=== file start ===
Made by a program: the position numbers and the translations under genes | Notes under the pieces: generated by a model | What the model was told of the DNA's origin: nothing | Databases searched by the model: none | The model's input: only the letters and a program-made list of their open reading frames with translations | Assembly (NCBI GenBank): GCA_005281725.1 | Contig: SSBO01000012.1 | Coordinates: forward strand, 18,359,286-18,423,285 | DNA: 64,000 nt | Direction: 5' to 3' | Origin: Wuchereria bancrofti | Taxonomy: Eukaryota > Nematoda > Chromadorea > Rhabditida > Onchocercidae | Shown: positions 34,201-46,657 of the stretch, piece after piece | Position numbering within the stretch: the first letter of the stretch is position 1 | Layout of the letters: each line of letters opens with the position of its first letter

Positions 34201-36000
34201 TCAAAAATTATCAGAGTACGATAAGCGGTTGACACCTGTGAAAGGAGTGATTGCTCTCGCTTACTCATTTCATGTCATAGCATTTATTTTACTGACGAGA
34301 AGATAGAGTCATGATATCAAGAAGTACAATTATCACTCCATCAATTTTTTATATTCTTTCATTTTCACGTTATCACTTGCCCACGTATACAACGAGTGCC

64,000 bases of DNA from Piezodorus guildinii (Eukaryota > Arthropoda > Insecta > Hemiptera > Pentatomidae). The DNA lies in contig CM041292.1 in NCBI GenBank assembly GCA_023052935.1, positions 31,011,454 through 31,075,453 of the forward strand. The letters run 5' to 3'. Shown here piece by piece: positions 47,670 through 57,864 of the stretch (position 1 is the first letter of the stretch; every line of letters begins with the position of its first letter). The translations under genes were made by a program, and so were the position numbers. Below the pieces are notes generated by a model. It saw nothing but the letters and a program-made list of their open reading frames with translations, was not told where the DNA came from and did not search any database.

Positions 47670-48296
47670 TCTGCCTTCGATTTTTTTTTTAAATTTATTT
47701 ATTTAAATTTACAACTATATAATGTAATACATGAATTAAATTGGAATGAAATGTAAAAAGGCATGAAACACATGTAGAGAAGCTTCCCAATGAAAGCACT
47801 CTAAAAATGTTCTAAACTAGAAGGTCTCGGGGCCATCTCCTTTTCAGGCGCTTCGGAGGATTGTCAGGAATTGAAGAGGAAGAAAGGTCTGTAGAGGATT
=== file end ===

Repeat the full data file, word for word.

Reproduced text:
Made by a program: the position numbers and the translations under genes | Notes under the pieces: generated by a model | What the model was told of the DNA's origin: nothing | Databases searched by the model: none | The model's input: only the letters and a program-made list of their open reading frames with translations | Assembly (NCBI GenBank): GCA_005281725.1 | Contig: SSBO01000012.1 | Coordinates: forward strand, 18,359,286-18,423,285 | DNA: 64,000 nt | Direction: 5' to 3' | Origin: Wuchereria bancrofti | Taxonomy: Eukaryota > Nematoda > Chromadorea > Rhabditida > Onchocercidae | Shown: positions 34,201-46,657 of the stretch, piece after piece | Position numbering within the stretch: the first letter of the stretch is position 1 | Layout of the letters: each line of letters opens with the position of its first letter

Positions 34201-36000
34201 TCAAAAATTATCAGAGTACGATAAGCGGTTGACACCTGTGAAAGGAGTGATTGCTCTCGCTTACTCATTTCATGTCATAGCATTTATTTTACTGACGAGA
34301 AGATAGAGTCATGATATCAAGAAGTACAATTATCACTCCATCAATTTTTTATATTCTTTCATTTTCACGTTATCACTTGCCCACGTATACAACGAGTGCC

64,000 bases of DNA from Piezodorus guildinii (Eukaryota > Arthropoda > Insecta > Hemiptera > Pentatomidae). The DNA lies in contig CM041292.1 in NCBI GenBank assembly GCA_023052935.1, positions 31,011,454 through 31,075,453 of the forward strand. The letters run 5' to 3'. Shown here piece by piece: positions 47,670 through 57,864 of the stretch (position 1 is the first letter of the stretch; every line of letters begins with the position of its first letter). The translations under genes were made by a program, and so were the position numbers. Below the pieces are notes generated by a model. It saw nothing but the letters and a program-made list of their open reading frames with translations, was not told where the DNA came from and did not search any database.

Positions 47670-48296
47670 TCTGCCTTCGATTTTTTTTTTAAATTTATTT
47701 ATTTAAATTTACAACTATATAATGTAATACATGAATTAAATTGGAATGAAATGTAAAAAGGCATGAAACACATGTAGAGAAGCTTCCCAATGAAAGCACT
47801 CTAAAAATGTTCTAAACTAGAAGGTCTCGGGGCCATCTCCTTTTCAGGCGCTTCGGAGGATTGTCAGGAATTGAAGAGGAAGAAAGGTCTGTAGAGGATT